Wednesday, 18 May 2011

Mac Defender is malware but not a virus

You're walking along a dark alley.
"Psst, wanna try some of this?" The stranger is holding a hypodermic needle and you can see some green fluid in the vial. "It's real good."
"Oh, sure, why not." You hold out your arm.

With just a little more social engineering this is what people are doing to get the latest Mac 'virus'. Of course it is called a computer virus but it isn't. If you got ill after accepting the shot of green fluid you couldn't say you caught something 'accidentally' which is how you'd catch a cold. You did something really dumb and suffer the consequences.

Strictly speaking the 'Mac Defender' (it goes by other names as well) is a Trojan that relies on social engineering. This is a fancy way of saying that the bad guys convince you to install it by pretending it is something else and then you are screwed. Trojan is from Trojan horse, which was a horse statue the Greeks gave to the Trojans, but they filled it with soldiers first. When the Trojans took it inside their gates the soldiers jumped out of the statue and attacked. The rest is history.

Mac Defender pretends it is from Apple, which is certainly not Apple's fault. I'm not a fan of Apple but they are squeaky clean here. People download this thing, install it, give it their root password and then find it insists on showing porn images at random moments (inevitably the worst moments, of course) and claiming there is a virus on the system. They then ask for money to remove it. There's a suggestion that if you actually give them a credit card they always say it didn't work and ask for another, taking the details though.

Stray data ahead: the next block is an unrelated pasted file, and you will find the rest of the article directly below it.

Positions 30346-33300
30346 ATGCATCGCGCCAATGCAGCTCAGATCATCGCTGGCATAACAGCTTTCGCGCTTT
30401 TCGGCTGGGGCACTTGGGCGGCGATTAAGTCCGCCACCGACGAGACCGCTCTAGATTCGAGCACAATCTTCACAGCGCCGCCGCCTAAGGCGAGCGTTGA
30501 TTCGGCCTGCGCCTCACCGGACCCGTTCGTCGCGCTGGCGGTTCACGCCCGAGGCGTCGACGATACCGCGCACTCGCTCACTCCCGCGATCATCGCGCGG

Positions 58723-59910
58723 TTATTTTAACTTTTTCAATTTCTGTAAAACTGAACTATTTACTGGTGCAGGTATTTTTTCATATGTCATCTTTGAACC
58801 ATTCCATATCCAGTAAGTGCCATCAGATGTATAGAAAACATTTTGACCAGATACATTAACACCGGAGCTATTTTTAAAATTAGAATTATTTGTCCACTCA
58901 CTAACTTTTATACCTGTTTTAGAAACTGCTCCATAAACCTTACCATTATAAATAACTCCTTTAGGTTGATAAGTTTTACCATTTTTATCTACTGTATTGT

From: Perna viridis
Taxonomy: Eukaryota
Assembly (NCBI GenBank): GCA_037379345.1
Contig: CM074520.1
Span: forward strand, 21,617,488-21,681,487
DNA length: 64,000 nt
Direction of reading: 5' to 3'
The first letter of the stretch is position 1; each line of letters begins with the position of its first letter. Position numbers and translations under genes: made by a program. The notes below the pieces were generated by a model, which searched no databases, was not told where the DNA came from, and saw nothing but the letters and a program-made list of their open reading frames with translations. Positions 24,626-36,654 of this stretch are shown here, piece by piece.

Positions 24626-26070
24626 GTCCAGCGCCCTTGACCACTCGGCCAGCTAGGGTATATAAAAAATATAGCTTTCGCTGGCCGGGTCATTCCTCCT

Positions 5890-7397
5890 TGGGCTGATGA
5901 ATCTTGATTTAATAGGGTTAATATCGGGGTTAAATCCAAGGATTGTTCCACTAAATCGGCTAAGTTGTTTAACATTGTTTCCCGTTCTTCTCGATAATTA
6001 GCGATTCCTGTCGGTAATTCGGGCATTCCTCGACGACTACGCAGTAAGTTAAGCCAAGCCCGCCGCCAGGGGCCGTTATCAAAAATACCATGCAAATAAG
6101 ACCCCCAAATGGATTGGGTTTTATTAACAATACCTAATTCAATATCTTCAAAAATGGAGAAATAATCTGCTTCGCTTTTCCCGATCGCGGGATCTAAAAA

But this is very, very different from the other ways you can get malware.
  1. Worm. This is when something out on the internet finds an open port on your machine and slips in. You didn't do anything, other than leave a port open, it just crept in when you weren't looking.
  2. Dumb Trojan. When you think you're just opening an email attachment or browsing to a URL and in behind evil stuff happens.
In both of those cases you could reasonably assume the computer would protect itself. In the Mac Defender case you actively overrode all possibility of the machine protecting itself, which is quite different.

Operating systems like Mac and Linux are based on Unix which have some inbuilt protections that make it very, very hard for malware to break in as Worms or Dumb Trojans. We have to accept that the odd security bug in the operating system will arise (and will be quickly fixed) but it is generally true that Unix based operating systems do not see this kind of malware.

It is not the case with Windows which is lacking three advantages Unix has.
  1. The execute bit. To be executable a program file must have the execute bit set. This is not set by default on, say, attachment files that you save. This means that malware code has to figure out a way to get you to set the bit, usually manually, so you have to know.
  2. Root access. Unix has a strong separation between the privileges of the admin or root user and the rest. People don't normally run as root unless they really have to because, say, they are installing software. So just running some program either from a network port or from your desktop is limited in the amount of damage it can do. Malware writers find these limitations boring. They want to trick you into giving them root access. Again, that's going to be a manual thing you know about.
  3. The distros. Unix software typically comes from packages distributed by distros rather than downloaded from random sites. It is unlikely that malware gets into these distros, but if it did it would be cleaned out very quickly. For Windows users: the distros work a lot like Windows Updates but they update everything and install new software. Unix can do this because the software is generally free so it doesn't have to figure out how to charge you. I'm not sure what Mac's distro arrangements are.
But the only way to guard against malware like Mac Defender is to deny users root access to their own machines. This is why a lot of cell phones don't come 'rooted' by default, they don't allow you to be the root user. We already see this trend moving into tablets and maybe it will be found in laptops and desktops soon too.

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